OPEC Talks Tough Again

  • Saudi Arabia is a land rich in oil and privileged royal princes. Yet it is so tight for cash that Crown Prince Abdullah, who is running the show for the ailing King Fahd, has boldly cut the budget. And he is reportedly sending out "Abdullahgrams" to spendthrift nephews, demanding that they reverse their habit of ignoring telephone and electricity bills or face service cutoffs like ordinary Saudis.

    That's also why the monarchy's peripatetic Petroleum Minister, Ali Naimi, was trying last week to broker production cuts among major oil producers to sop up a global glut that has recently pushed prices to a 12-year low, barely higher in real terms than in 1973. After several days of haggling at meetings in Europe and the Persian Gulf, Naimi finally announced a breakthrough: Iran, Algeria, Venezuela, Mexico and the Saudis agreed to press OPEC (the Organization of Petroleum Exporting Countries) and non-OPEC countries for a 2 million- bbl.-a-day reduction in the flow of crude, a figure equivalent to nearly 3% of world output.

    Are we heading for another oil shock? Not even close. Although the news sent futures prices for West Texas crude rocketing past the $15 barrier, and gasoline may soon rise a few cents per gal., the world is still awash in oil. And there's not much that OPEC can do about it. (The latest spot price of Saudi Arabian light is also starting to rebound, at $9.96.) Indeed, traders are watching to see whether OPEC, which has been unable to police its members in the past, can deliver the promised reductions when it meets on March 23 in Vienna. "Oil exporters are trying to build an emergency bridge to the 21st century," explains Daniel Yergin, chairman of Cambridge Energy Research Associates. "If OPEC had not reached this agreement, or if it does not stick, the alternative will be more low prices and economic turmoil."

    Most consumers, of course, think the current oil glut is just great, akin to a tax cut. American motorists are filling their tanks for under $1 per gal., less than the price of bottled water. America's annual oil bill dropped roughly $40 billion last year, and that money has shifted to other parts of the booming economy. The result is lower inflation and higher growth, with savings that show up on everything from home- heating bills to airline fuel and utility charges. Says Cynthia Latta, principal U.S. economist at Standard & Poors/DRI: "Higher oil prices will be widely felt across the economy, but they are not likely to pose an immediate threat to continued low inflation and robust consumer spending."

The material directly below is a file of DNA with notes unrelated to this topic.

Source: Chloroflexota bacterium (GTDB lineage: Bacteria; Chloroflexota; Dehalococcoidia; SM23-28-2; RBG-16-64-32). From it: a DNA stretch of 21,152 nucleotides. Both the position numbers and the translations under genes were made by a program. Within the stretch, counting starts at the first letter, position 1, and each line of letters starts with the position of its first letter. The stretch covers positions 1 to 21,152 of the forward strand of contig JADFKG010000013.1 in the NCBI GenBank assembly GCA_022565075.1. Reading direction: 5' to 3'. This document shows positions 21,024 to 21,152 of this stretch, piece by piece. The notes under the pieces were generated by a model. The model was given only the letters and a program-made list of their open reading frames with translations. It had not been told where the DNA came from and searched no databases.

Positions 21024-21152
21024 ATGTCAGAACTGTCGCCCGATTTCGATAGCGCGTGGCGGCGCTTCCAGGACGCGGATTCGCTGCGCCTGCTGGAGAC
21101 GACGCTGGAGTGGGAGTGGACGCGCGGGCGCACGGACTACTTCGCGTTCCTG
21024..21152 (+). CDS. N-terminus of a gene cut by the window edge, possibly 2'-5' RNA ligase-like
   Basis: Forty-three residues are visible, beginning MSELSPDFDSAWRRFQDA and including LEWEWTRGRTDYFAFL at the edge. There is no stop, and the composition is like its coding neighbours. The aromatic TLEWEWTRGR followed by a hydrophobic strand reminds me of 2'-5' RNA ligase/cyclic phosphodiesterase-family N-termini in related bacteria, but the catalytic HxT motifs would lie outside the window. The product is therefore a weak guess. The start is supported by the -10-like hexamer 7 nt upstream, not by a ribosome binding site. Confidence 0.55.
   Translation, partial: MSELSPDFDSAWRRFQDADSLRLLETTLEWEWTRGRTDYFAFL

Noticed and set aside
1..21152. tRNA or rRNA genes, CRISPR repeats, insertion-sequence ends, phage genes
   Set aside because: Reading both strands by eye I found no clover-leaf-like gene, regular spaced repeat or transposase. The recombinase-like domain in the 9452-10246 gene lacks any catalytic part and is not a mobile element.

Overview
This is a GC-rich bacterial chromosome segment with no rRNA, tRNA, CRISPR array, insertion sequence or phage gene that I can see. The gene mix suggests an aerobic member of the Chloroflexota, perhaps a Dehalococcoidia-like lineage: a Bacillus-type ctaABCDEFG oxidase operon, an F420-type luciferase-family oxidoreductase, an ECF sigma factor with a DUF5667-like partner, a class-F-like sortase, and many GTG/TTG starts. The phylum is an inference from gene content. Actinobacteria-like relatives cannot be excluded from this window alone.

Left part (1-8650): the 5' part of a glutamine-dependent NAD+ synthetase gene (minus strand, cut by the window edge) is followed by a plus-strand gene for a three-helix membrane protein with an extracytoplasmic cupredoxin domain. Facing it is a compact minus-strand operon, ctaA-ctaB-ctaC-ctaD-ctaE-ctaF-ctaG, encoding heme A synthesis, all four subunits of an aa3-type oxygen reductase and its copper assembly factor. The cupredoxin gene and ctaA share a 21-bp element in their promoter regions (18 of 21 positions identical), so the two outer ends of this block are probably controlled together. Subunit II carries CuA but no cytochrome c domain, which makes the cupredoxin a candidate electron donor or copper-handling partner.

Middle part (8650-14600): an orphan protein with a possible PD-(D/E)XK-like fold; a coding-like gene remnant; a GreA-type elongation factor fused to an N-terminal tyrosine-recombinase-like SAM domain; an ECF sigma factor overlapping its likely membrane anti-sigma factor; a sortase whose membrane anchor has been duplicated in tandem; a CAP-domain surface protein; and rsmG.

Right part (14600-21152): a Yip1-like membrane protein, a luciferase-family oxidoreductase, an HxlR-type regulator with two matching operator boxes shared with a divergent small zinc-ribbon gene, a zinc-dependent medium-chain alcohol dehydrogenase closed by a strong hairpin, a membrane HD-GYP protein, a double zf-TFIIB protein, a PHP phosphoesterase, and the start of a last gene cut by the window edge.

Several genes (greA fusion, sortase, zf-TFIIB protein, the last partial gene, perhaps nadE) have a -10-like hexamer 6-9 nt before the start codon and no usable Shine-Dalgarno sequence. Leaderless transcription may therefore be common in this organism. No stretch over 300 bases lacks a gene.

Yet some Americans do pay a huge price for cheap oil. Texas' petroleum industry, for example, loses roughly 10,000 jobs for every $1 drop in the value of crude. Nationwide the price collapse has so far cost 24,000 jobs, with an additional 17,000 at risk in the first half of 1999, according to the American Petroleum Institute. Almost 140,000 domestic oil wells have been abandoned in little over a year, principally in Texas, Oklahoma, Colorado and Louisiana, forcing U.S. daily production down by 360,000 bbl. a day. In Alaska, which depends on tax revenues from oil, the state is forecasting a $1 billion budget gap, equal to about half the money it needs to pay for the day-to-day running of government.

    Even big oil companies are worried about a bleak pricing future, one reason they are merging. British Petroleum and Amoco recently united, hoping to save more than $2 billion annually, with a reduction of 6,000 workers. The new Exxon/Mobil combination is expected to save about $2.8 billion, with 9,000 jobs eliminated. Conoco, Texaco and Chevron are also expected to reduce staff.

    For the Saudis, the aim is to absorb some 300 million bbl. of supply overhang and bring inventories more in line with demand. It won't be easy. Nearly a year ago, some of the same countries that signed on to last week's deal agreed to reduce oil production by a whopping 3.1 million bbl. daily. When that happened, prices rose from $13 to more than $17 per bbl. Then flagrant quota busting, higher production from Iraq, warmer winter weather and lower demand for energy in Asia combined to wreck the price-fixing scheme, and oil crashed to just over $10.

    Why won't the the same thing happen again? The first test will come when OPEC decides the allocation of production cuts among 10 of its members. Saudi Arabia alone seems prepared to accept reductions of 500,000 bbl. a day in output. But that still leaves 1.5 million bbl. in reduced production and revenues to divvy up among the other members. Many of them, including Iran, Indonesia, Nigeria and Venezuela, are in much greater need of cash than even the Saudis. "I don't like to project what is going to happen," Saudi oil czar Naimi told TIME last week. "But I believe we will be successful in coming to an agreement to reduce surplus inventory and to lift the price." If not, the princes can expect a few more Abdullahgrams.